Did you know?
Many yachts on round-the-world trips stop over for supplies in Port St Francis.
Port St Francis, one of the great seaside assets of the Eastern Cape, owes its existence, in part, to a tasty ocean dish called calamari.
In these parts, calamari is also known as squid, chokka or, simply, white gold. South Africa exports almost all of it to mostly Mediterranean countries like Italy and Spain.
However, it’s no secret that you can feast on prime calamari at many restaurants in Port St Francis.
Back in the 1980s, sophisticated fishing fleets replete with staff cabins and huge freezers used to sail from Port Elizabeth down to St Francis Bay. Then some leading local lights successfully lured the so-called ‘chokka business’ down to the newly established Port St Francis.
This meant that the boats could be moored in the bay, and the fishermen spent their money in the area. There was also a mini-boom in related industries.
These days, Port St Francis presents an idyllic, modern coastal village.
There is a working harbour where fleets of squid, hake and pilchard vessels are moored right next to upmarket seagoing yachts.
Visitors and locals love coming down to the port to watch the boats being launched, or when they are offloaded. They see the boat crews at work, repairing nets and chatting about their day at sea. It’s a bit like having a touch of Majorca – with an African twist.
The chokka boats go out fishing at night, with massive lights on deck. The lights bring in the fish, which in turn are preyed on by the squid – which are then caught with a hand line or jig by the fishermen.
The offshore sight of the many bobbing lights of a fleet of chokka boats is a special Port St Francis features.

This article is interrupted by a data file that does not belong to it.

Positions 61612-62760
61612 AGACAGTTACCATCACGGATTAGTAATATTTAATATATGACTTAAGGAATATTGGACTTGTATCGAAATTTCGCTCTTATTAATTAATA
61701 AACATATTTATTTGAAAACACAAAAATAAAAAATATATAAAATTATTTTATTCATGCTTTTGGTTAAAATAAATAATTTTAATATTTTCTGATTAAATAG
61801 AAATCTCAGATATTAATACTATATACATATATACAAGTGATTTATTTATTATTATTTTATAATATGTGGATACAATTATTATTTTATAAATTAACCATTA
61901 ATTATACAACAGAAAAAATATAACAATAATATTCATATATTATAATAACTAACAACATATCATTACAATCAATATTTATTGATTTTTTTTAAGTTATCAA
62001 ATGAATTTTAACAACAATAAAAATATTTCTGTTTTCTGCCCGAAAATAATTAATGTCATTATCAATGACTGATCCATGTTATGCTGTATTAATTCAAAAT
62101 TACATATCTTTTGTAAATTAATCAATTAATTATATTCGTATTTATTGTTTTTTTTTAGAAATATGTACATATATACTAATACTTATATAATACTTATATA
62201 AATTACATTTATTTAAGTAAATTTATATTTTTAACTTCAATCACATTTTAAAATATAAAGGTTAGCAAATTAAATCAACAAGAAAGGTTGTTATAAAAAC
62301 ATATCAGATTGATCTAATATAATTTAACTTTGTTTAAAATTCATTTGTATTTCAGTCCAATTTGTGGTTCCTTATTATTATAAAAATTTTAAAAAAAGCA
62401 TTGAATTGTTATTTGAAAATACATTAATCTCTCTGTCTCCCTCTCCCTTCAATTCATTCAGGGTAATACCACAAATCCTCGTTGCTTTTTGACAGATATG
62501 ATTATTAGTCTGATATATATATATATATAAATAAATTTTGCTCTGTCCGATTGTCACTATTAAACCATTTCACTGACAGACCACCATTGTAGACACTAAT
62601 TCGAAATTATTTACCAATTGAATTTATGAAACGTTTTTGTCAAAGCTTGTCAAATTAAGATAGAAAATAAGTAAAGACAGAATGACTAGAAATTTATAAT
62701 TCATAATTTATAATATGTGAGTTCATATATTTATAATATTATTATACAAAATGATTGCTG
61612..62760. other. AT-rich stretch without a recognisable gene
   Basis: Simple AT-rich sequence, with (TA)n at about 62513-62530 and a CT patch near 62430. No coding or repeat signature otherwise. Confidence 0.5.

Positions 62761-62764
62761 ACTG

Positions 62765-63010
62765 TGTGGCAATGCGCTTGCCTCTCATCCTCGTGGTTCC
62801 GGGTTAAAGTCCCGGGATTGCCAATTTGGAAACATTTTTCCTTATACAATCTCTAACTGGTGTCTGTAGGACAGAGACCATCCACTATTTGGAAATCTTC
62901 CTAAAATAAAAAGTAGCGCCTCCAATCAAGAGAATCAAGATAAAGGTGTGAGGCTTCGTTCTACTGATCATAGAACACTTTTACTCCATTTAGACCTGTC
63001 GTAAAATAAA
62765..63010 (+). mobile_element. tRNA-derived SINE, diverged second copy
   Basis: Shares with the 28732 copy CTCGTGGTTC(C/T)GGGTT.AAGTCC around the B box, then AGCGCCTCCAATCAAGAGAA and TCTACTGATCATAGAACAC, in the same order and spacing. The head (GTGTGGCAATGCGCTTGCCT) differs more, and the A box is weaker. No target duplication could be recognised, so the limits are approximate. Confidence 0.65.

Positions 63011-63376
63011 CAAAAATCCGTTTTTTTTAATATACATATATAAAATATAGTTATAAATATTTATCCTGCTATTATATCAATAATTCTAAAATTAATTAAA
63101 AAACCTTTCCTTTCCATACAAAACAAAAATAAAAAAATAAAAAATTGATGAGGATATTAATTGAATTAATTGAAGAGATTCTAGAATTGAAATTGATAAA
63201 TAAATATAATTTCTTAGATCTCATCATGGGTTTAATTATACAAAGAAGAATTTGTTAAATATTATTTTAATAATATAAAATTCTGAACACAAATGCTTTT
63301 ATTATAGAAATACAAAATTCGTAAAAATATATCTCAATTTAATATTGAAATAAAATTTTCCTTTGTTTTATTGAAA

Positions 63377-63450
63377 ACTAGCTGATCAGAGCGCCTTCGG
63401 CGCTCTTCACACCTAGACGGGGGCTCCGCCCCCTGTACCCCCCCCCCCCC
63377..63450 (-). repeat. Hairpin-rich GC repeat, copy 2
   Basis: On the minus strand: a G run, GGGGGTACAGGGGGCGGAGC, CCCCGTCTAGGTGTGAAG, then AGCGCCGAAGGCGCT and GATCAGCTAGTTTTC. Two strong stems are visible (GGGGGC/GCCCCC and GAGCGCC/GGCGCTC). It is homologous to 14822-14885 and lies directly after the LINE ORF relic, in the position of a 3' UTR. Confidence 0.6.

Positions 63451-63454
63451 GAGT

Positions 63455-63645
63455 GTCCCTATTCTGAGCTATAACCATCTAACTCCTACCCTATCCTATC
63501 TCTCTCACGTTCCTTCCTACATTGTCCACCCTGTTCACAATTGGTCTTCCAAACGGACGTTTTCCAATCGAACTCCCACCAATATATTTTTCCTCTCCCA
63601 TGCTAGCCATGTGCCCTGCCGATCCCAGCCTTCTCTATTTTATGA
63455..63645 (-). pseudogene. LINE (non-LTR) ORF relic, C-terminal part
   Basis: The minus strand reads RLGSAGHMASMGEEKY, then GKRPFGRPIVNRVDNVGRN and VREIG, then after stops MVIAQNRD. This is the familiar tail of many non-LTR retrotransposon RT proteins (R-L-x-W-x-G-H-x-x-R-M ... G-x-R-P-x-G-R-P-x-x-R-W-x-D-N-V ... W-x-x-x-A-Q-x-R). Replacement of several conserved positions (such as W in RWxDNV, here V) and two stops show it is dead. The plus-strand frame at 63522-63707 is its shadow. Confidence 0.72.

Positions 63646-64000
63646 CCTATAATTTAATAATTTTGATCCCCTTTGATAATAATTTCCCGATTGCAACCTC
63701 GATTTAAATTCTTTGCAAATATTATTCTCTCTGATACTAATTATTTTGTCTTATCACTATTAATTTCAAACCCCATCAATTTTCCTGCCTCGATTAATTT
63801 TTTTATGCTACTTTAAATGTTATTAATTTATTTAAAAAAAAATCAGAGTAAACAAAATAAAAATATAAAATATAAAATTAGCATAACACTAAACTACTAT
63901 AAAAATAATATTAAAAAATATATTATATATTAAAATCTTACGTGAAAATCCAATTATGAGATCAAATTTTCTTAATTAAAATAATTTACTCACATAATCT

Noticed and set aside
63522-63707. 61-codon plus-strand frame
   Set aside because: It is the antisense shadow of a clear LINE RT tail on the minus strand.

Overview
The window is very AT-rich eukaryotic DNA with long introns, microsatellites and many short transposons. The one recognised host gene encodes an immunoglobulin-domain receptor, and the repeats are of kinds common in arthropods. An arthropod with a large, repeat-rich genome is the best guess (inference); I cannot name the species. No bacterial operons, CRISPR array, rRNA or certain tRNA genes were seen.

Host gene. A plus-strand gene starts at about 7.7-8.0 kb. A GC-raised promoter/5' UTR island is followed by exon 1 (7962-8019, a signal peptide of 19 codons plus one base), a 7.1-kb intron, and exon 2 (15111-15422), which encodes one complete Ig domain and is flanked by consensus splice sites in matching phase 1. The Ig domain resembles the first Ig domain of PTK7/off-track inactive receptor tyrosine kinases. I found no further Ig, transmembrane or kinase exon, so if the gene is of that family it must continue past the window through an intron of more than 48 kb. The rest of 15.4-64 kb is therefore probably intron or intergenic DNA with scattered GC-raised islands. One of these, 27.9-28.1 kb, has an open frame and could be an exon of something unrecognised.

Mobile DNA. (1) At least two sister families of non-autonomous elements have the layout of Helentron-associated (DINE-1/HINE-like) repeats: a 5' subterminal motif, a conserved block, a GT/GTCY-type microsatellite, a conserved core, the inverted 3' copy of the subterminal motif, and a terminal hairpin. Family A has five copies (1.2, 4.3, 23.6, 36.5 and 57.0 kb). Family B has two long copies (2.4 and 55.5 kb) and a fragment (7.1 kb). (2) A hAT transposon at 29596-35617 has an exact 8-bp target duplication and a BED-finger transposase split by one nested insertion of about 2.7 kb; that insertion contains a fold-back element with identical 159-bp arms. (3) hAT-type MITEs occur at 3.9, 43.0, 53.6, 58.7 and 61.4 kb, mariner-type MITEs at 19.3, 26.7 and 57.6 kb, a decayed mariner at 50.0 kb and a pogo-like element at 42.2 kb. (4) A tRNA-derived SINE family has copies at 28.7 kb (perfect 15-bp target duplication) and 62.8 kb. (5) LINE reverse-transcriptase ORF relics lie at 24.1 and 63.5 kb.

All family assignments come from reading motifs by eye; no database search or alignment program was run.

The port – the first privately owned port in South Africa – also has a rather spectacular harbour residential complex surrounding it. And right below these apartment buildings is a series of pubs, restaurants, themed shops and, of course, a yacht club. Oh, and there’s also a little airport nearby for those who wish to fly in.
On the cards are future shopping centres and golf courses, and a slew of port holiday accommodations.
Port St Francis is part of St Francis Bay, said to be named after a Portuguese monastery by one of the 16th century explorers. The bay embraces Port St Francis, St Francis Bay, Cape St Francis and Oyster Bay.
In centuries gone by, this area was infamous for its shipwrecks. Today, it’s famous for its golf, its great surfing and, naturally, a superb plate of calamari...
Travel tips & Planning info
Who to contact
How to get here
From Port Elizabeth, travel south on the N2 for approx. 80km until you reach the turn-off to Humansdorp. Drive through Humansdorp and then through St Francis Bay to Port St Francis, which is about 20km off the N2.
Best time to visit
Take advantage of good, warm days (September to early June) and enjoy the seaside air.
Around the area
Travel around St Francis Bay and take in the sights of the local lighthouse, Cape St Francis and up to Jeffreys Bay.
Tours to do
Do the Blowhole Hike through the Irma Booysen Flora Reserve; experience a walk through dune fynbos and on coastal dunes.
If you’re staying in Port St Francis, most of the sights are within walking distance. However, it’s best to rent a vehicle so you can venture further afield.
Length of stay
Set aside at least two days for your stay in the St Francis Bay area.
What to pack
Are you planning a yachting excursion? Perhaps some light hiking? Or just a bit of chilling out? Pack according to the activities you might be doing.
Where to stay
Port St Francis has many self-catering apartment options, ranging from R1 000 to R2 000 per unit per night.
What to eat
Seafood, especially calamari, is the specialty of Port St Francis. There are more than 6 good restaurants in the vicinity – see the listed website for details.
Port St Francis is planning an Eco Sport Festival in April, 2013. This will involve ‘full moon fishing’, chokka boat excursions, nature talks and an environmental film festival. See Contacts for details.